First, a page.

Tripoli, Lebanon, August 2, 2014
“I was very surprised when I saw it,” Hajjar told The Daily Star.
“I have served for 16 years in this church and I’ve never had any problems,” he added.
The message has been written on at least two other churches across the city over the weekend, sending waves of unease throughout the community.
Christians expressed concern Monday about the sinister threats, but said they would not be intimidated by the specter of ISIS.
“If we say that Christians are not worrying, we wouldn’t be telling the truth,” said Father Ibrahim Sarrouj, a Greek Orthodox priest whose rare book collection in Tripoli was burned by unknown individuals last winter. He said that Christians in Tripoli rejected the message scrawled on the wall.
“But we are not afraid,” he said with a jovial smile, adding that the liturgy he conducted Sunday was well attended. “Nobody left the city. We’re still here.”
Still, the allusion to ISIS has some on edge. The terrorist group, which aims to establish an Islamic caliphate across the region, has made rapid advances in Iraq and Syria since June. This summer, ISIS issued a statement directing Christians living in Iraqi regions under its control to convert to Islam, pay a religious tax or risk death by the sword.
Some Christians of Tripoli voiced fears that the community in the city, where Islamist flags fly on many lampposts and over storefronts, would face a similar fate.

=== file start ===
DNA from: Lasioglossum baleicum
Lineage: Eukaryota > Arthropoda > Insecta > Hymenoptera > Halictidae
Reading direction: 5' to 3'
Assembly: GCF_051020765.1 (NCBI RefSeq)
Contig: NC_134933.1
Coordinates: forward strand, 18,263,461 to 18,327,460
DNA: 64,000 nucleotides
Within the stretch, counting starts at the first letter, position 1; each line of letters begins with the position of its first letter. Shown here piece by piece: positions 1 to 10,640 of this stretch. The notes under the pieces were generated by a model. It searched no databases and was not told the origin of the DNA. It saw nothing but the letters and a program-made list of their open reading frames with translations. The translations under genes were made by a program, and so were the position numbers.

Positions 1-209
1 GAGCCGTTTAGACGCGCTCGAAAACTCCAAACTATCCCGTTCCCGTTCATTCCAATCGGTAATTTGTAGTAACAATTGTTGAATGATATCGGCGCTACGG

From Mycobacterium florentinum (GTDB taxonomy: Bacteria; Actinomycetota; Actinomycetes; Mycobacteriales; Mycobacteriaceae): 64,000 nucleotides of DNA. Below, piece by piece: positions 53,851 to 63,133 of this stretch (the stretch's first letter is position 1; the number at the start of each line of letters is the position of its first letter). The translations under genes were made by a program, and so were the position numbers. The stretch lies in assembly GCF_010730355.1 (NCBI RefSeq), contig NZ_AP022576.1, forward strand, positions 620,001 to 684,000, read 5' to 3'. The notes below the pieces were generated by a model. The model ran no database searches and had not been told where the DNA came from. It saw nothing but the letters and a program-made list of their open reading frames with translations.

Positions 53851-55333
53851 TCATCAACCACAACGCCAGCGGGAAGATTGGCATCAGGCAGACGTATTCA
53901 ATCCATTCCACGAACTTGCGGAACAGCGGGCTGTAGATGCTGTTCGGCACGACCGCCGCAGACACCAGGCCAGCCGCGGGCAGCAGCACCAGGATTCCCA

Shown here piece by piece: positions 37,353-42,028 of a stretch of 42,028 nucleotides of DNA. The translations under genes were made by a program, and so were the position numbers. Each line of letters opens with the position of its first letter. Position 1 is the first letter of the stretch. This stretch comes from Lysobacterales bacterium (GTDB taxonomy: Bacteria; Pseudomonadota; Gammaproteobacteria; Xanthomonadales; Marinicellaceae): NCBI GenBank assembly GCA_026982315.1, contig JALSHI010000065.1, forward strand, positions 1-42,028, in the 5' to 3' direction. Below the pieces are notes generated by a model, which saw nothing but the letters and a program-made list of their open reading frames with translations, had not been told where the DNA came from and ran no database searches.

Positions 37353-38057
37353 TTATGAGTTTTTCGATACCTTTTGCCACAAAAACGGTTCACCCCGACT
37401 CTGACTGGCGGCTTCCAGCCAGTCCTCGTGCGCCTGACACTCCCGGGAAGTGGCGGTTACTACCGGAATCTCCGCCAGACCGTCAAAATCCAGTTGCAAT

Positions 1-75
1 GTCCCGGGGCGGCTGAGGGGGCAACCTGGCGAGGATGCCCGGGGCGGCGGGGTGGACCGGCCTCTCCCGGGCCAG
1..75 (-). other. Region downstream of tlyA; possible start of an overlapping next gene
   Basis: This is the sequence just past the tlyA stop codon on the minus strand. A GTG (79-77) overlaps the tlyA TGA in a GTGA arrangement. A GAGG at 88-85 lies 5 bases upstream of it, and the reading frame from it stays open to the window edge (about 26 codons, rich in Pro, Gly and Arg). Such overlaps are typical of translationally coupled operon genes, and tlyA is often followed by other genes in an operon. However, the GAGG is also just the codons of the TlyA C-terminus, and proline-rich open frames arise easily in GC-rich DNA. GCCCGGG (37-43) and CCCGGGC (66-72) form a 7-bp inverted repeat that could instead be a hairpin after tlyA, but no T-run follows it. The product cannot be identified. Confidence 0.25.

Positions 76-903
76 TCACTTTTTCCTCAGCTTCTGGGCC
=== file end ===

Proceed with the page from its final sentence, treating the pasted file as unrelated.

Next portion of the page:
“Christians are facing a real threat in Tripoli today,” said Michel Akari, a member of Tripoli’s Maronite Church Council. “I don’t want the problems from Iraq and Syria to come to Lebanon because they affect Christians.”
“There are a lot of people who are standing with them [ISIS],” said Bassam, a Tripolitan Christian and member of the Internal Security Forces. “If danger comes to Tripoli, it will be every man for himself.”
Most Tripolitans, however, say that the city’s history of coexistence will prevail over threats posed by ISIS. “The people here, they live together, the Muslims and the Christians,” says Joseph Yarouck, the director of a Catholic school on Tripoli’s Church Street.
“Today, 90 percent of our students are Muslim, and until now, we have no problems,” he added. “But what will happen in the future, I don’t know.”
Christians are not alone in their concern over ISIS in Tripoli, he added. “Many Muslims are worried about these guys. There is no tolerance with them.”
“I’m worried just like anybody else,” agreed Wissal Shaaban, a young Muslim woman. “Mostly I’m worried about minorities, because they’ll think this is how Muslims do things.”
The Syrian crisis, Yarouck said, has created tensions formerly unknown in Tripoli. Young, often unemployed men have streamed into Tripoli from areas like Akkar and Dinnieh, stoking sectarian and sometimes anti-Christian sentiments.
“But the real Muslims from Tripoli, we have no problems with them,” he stressed.
Smoking nargileh with a group of friends, a middle-aged Muslim man named Bilal said he had recently seen an inscription alluding to ISIS spray-painted on a housing complex near an Orthodox church.
“I spray-painted over it,” he said, taking a long drag from the water pipe and gesturing with the hose toward the now-illegible text.
“We don’t want any problems like that,” he said. “We smoke nargileh with Christians too.”
It remains unclear just who is responsible for these graffiti threats.
“It was probably just kids,” Bilal shrugged.
A young man from Baalbek was arrested earlier this month after creating a Twitter account for a fictional terrorist group, the Free Sunnis of Baalbek Brigade.
He had used the account to threaten Lebanese Christians and various political figures.
Hajjar said he did not know who spray-painted the ISIS threat on his church. “It could be a joke, or it could be someone from ISIS,” he said. “I’ll leave it to the Lebanese authorities.” – Additional reporting by Mazin Sidahmed